Redshift function of the week: RATIO_TO_REPORT
Jun 10, 2018
A very common scenario one comes across while performing data analysis is wanting to compute a basic count of some event—such as visits, searches, or purchases—split by a single dimension—such as country, device, or marketing channel. Quite often this arises as an intermediate need while working towards some other primary task.
Let’s work with a simple example: you’d like to get a rough sense of how many of your company’s orders come from from each country. So you write the following query,
SELECT country, COUNT(*) AS num_orders FROM orders ORDER BY 2 DESC
And you get the following result back in your SQL client,
This is kind of difficult to read. You can immediately discern that USA has the most orders, but it’s tough to eyeball proportions here without counting digits and performing some rough mental math. So you refine your query to tell you what you are actually interested in: the relative proportion of orders between countries.
WITH country_totals AS ( SELECT country , COUNT(*) AS num_orders FROM orders GROUP BY 1 ORDER BY 2 DESC ) SELECT country , ROUND(num_orders ::NUMERIC / SUM(num_orders) OVER (), 2) AS pct_orders FROM country_totals
This is better. It answers your question, and you can go back to your main task. But is it optimal? It took you 12 lines to answer a relatively simple question. Hopefully you didn’t write these from scratch, but even if you pasted a snippet, it’s not particularly easy to read if you or someone else needs to refer back to this query in the future.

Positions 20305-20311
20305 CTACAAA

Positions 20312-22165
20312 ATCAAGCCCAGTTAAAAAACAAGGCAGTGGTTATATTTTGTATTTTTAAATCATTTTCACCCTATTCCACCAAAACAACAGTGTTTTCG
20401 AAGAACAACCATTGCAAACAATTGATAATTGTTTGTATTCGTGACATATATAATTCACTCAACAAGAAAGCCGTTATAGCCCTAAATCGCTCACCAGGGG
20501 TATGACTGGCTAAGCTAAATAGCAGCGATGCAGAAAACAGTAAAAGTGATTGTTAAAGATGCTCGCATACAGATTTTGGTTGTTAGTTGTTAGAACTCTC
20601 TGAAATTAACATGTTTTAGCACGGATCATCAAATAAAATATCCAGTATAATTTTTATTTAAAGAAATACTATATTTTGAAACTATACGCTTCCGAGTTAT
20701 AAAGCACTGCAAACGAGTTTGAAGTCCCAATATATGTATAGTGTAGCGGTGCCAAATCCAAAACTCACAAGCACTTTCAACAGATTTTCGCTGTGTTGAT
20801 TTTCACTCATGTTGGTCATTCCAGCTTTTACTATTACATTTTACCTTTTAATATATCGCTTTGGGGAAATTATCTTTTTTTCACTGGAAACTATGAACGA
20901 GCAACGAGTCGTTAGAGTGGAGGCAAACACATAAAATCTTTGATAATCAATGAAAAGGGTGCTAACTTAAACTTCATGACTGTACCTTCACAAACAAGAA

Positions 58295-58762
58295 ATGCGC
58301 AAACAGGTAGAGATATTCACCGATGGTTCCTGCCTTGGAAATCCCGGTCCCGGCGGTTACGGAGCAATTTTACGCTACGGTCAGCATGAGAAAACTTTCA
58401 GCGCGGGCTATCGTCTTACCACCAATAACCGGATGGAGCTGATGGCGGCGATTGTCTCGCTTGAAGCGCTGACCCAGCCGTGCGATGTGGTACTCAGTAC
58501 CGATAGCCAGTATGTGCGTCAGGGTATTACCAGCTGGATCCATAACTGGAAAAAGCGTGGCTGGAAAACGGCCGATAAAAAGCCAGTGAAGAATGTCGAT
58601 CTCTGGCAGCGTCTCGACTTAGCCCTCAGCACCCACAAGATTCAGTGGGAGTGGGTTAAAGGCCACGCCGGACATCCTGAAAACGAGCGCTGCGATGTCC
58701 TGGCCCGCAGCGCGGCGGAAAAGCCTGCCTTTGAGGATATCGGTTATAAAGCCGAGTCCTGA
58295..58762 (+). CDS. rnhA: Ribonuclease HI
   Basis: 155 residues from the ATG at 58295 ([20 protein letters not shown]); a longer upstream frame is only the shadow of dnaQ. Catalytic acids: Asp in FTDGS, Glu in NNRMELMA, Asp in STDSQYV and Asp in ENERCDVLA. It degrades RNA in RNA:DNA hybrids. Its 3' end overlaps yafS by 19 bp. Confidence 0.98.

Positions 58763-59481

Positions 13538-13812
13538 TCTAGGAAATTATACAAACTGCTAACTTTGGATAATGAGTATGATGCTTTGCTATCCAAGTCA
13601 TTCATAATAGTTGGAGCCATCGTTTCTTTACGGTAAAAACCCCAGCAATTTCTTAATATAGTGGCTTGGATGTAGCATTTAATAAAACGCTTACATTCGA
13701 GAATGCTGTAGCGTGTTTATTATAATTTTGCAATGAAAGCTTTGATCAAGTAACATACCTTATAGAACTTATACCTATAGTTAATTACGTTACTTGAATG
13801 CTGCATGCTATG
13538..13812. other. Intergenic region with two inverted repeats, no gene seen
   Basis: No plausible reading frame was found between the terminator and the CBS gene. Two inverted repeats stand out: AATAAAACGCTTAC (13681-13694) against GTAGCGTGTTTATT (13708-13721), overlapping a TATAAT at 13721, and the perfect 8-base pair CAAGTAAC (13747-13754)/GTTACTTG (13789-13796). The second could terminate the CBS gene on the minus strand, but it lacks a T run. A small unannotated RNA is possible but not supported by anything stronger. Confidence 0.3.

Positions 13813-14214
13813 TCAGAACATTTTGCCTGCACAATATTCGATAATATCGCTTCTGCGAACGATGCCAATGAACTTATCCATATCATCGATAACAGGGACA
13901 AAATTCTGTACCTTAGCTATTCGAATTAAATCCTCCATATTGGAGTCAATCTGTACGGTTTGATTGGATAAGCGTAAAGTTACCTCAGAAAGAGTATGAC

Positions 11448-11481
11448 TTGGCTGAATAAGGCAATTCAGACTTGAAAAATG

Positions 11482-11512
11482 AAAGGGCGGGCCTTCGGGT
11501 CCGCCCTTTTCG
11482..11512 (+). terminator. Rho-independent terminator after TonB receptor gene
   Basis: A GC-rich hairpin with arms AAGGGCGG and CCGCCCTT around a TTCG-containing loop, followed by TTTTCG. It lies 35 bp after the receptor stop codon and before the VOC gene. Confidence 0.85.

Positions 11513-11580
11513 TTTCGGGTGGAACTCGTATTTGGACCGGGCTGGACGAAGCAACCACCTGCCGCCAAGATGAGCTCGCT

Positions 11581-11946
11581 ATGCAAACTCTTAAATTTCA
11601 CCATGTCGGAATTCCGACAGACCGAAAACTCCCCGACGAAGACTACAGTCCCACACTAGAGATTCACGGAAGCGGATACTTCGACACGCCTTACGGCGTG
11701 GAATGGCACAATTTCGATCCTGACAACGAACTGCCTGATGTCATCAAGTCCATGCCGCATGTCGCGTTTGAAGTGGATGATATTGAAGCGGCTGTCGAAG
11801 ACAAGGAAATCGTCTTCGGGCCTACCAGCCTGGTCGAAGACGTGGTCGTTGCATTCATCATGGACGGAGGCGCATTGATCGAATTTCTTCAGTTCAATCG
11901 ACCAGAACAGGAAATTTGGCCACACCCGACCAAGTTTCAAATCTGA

Can we do better?
Enter the RATIO_TO_REPORT function
Amazon Redshift provides an off-the-shelf window function called ratio_to_report which basically solves what we are trying to accomplish. You can use it as follows,
SELECT country , RATIO_TO_REPORT(COUNT(num_orders)) OVER () AS pct_orders FROM orders GROUP BY 1 ORDER BY 2 DESC
We can reason through this query as follows: the
GROUP BY operation totals orders for each country, and then the
RATIO_TO_REPORT function is called on the already-grouped rows, dividing each by their grand total. Running this function gives us the exact same output as the previous query, but with half the lines of code, and a more readable result.
As a final step, we can clean up the output even further by rounding the percentage to a meaningful precision, so that our eyes don’t spend an extra 100ms parsing the fact that it is a fraction when we look at the table.
SELECT country , ROUND(RATIO_TO_REPORT(COUNT(num_orders)) OVER (), 2) AS pct_orders FROM orders GROUP BY 1 ORDER BY 2 DESC
Boom! We’ve arrived at a short query which gives us a clean result that answers our underlying question. This is a trivial scenario, but the sort that one encounters daily, and so taking the optimal approach pays off in long-run efficiency.
RATIO_TO_REPORT Window Function – AWS documentation. Not particularly easy to read, but still a primary resource.
SQL queries don’t start with SELECT – It’s useful to understand the SQL “order of operations” when working with queries which combine both groupby aggregation and window functions.
Calculationg Proportional Values in SQL – Implementation details for different SQL engines.